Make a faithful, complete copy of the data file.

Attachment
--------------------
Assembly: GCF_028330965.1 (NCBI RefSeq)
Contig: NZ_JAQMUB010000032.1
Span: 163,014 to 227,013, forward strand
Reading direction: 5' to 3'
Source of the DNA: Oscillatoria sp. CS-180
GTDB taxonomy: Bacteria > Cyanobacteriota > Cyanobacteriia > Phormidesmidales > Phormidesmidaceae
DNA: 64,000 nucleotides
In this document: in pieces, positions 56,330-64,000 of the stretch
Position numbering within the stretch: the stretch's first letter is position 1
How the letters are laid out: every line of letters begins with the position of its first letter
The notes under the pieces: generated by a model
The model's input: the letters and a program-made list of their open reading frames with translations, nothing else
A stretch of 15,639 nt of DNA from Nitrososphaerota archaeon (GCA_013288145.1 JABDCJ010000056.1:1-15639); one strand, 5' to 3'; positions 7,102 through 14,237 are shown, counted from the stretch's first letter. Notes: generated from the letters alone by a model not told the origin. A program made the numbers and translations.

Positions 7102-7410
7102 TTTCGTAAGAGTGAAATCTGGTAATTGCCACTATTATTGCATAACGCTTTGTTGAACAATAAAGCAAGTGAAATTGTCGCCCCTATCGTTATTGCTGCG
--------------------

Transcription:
Assembly: GCF_028330965.1 (NCBI RefSeq)
Contig: NZ_JAQMUB010000032.1
Span: 163,014 to 227,013, forward strand
Reading direction: 5' to 3'
Source of the DNA: Oscillatoria sp. CS-180
GTDB taxonomy: Bacteria > Cyanobacteriota > Cyanobacteriia > Phormidesmidales > Phormidesmidaceae
DNA: 64,000 nucleotides
In this document: in pieces, positions 56,330-64,000 of the stretch
Position numbering within the stretch: the stretch's first letter is position 1
How the letters are laid out: every line of letters begins with the position of its first letter
The notes under the pieces: generated by a model
The model's input: the letters and a program-made list of their open reading frames with translations, nothing else
A stretch of 15,639 nt of DNA from Nitrososphaerota archaeon (GCA_013288145.1 JABDCJ010000056.1:1-15639); one strand, 5' to 3'; positions 7,102 through 14,237 are shown, counted from the stretch's first letter. Notes: generated from the letters alone by a model not told the origin. A program made the numbers and translations.

Positions 7102-7410
7102 TTTCGTAAGAGTGAAATCTGGTAATTGCCACTATTATTGCATAACGCTTTGTTGAACAATAAAGCAAGTGAAATTGTCGCCCCTATCGTTATTGCTGCG